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How to Get Rid of Elm Seed Bugs?
In order to find out how to get rid of elm seed bugs, we should first understand what they are. The Elm Seed Bug also known as the Elm Bug has seen an increase in population of the last two years.
It is often confused with the Boxelder bug, but they are two separate species.
It is one of the most commonly googled bugs, on how to get rid of them.
What is the Elm Seed Bug?
The Elm Seed Bug (Arocatus melanocephalus) is a black and reddish-brown bug in the Seed bug family.
They range from about 1/4 inch to 1/2 inch in length with unique triangular shaped markings on its back.
The pesky bug is more commonly found in the south-central parts of Europe, however it has found it's way to the United States for the first time last year during the major heat wave and drought of 2013.
With the first cases having been reported first in Idaho, then more in North Carolina, Kentucky, and Georgia.
As of 2014, they are not considered a nuisance in over 26 states across the U.S.
The Elm Seed bug is like many other in the Seed bug family.
They overwinter as adults, mating in the springtime, and lay their eggs in Elm trees. Their larvae feed on the fruits and seed of the trees in late spring and early summer.
Once hatched they will make their homes in gutters, under siding, and in mulch or pine needles near other elm trees. If they are able to make it inside your home, they will most commonly nest in the attic insulation or in the insulatin in your walls.
One interesting characteristic of this bug is that it gives off an extremely unpleasant noxious odor, especially when squished. The odor is part of a defense mechanism against predators.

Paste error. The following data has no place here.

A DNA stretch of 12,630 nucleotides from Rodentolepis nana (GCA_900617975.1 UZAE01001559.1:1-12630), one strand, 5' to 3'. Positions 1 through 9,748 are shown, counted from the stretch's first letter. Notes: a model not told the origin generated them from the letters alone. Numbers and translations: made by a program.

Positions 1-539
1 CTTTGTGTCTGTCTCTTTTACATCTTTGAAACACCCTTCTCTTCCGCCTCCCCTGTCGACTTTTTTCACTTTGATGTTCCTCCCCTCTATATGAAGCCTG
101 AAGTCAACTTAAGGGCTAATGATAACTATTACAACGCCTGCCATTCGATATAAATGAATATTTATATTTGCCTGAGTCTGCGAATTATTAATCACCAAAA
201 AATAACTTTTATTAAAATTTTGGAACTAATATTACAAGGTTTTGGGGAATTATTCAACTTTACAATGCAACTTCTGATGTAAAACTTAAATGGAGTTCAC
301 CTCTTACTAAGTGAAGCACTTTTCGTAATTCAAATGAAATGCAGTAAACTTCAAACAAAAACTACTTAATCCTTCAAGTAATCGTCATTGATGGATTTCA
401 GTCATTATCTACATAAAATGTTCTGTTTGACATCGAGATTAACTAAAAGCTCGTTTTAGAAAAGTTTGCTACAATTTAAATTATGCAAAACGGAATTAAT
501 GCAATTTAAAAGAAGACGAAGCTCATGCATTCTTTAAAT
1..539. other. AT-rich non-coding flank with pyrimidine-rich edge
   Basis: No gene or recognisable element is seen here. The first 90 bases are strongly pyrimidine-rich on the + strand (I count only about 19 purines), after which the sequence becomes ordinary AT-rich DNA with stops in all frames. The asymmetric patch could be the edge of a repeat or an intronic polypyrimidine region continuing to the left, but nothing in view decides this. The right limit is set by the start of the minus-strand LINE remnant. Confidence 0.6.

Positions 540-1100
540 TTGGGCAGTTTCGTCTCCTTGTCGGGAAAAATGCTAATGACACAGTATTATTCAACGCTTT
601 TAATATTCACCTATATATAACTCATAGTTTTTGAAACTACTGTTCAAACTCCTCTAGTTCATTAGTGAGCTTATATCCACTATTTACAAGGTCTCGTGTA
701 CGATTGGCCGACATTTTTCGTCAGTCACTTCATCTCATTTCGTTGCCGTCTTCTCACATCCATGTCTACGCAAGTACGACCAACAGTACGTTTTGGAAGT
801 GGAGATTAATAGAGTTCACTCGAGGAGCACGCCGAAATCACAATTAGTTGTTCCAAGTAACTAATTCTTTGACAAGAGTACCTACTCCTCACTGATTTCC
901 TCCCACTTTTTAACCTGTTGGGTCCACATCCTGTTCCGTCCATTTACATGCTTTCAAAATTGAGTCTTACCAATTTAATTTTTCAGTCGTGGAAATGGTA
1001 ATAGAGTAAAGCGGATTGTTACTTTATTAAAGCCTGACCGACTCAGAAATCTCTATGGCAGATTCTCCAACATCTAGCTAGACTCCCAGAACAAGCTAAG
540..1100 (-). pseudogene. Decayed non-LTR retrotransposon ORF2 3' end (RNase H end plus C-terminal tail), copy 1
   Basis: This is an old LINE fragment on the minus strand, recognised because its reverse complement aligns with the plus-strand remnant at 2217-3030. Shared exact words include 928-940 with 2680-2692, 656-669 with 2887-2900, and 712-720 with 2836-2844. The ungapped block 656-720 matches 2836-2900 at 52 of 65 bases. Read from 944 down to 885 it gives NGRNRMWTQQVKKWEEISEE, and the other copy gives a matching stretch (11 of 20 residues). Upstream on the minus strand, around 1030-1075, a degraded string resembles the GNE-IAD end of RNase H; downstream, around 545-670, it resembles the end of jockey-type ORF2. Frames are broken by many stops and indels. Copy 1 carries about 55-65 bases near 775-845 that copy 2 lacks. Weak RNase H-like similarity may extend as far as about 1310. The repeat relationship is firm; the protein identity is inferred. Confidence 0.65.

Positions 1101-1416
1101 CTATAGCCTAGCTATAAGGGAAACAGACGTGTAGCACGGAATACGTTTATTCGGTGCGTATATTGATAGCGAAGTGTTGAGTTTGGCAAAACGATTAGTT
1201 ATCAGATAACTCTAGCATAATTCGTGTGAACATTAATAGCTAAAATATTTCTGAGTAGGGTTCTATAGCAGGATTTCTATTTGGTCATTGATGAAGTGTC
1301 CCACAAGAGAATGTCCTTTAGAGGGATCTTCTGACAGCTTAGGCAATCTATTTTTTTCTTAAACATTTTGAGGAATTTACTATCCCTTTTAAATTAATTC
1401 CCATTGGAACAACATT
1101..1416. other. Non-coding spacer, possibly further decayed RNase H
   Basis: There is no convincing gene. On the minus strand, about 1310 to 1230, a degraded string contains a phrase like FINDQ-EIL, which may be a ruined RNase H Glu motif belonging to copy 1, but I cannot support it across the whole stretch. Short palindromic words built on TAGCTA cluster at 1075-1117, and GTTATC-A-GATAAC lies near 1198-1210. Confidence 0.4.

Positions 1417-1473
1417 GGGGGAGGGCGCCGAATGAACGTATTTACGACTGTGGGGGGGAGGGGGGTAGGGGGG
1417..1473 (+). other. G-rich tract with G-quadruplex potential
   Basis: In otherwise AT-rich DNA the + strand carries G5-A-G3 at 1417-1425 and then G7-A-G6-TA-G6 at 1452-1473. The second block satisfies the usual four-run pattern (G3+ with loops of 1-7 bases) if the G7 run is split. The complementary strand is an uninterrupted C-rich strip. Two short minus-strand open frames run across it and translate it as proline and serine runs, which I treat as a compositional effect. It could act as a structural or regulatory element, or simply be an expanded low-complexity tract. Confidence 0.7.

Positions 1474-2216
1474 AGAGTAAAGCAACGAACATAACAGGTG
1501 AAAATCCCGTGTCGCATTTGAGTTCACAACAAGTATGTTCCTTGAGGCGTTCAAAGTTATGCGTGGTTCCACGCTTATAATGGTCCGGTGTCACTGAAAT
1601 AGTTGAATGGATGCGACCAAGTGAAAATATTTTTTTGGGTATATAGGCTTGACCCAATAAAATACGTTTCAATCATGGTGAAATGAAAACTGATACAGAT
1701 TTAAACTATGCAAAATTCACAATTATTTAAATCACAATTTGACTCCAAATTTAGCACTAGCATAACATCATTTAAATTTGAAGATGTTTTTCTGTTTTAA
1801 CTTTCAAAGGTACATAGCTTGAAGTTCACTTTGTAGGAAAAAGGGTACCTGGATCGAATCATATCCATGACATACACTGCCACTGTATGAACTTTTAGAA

They typically live up to around five years.
Is it harmful?
The Elm Seed Bug is not considered to be a public health risk, as they pose no threat to humans. They are not known to carry any infectious disease nor do they bite humans.
They also are not considered an agricultural threat, as they do not cause harm to Elm trees, to which, they get their name from. They do feed on Elm tree seeds, but are not known to cause harm to the bark or leaves of the tree.
Why are they here?
More commonly found in South-Central Europe, the recent swarms and invasions of the Elm Seed bug in Idaho, North Carolina, and Kentucky have many people, including experts, questioning how they came here. One common theory is that they hitched a ride on the luggage of travelers.
A more pertinent question is why are the swarming and invading our homes. According to the Journal of Thermal Biology, "Some evidence suggests that the home invasions are correlated to spells of unusually hot weather." With more than 35 US states experience the worst drought and heat weave in decades, it is not surprising that we are seeing this phenomenon. Even Elm Seed bugs want to get out of the heat too.
Elm Seed Bug Control
In order to get rid of an Elm Seed bug infestation, you will have to not only treat the interior of your house, but you will also have to treat the source.
This will be outside near any Elm Trees on your property. Elm Seed Bugs are attracted to the seeds that are dropped from the elm trees.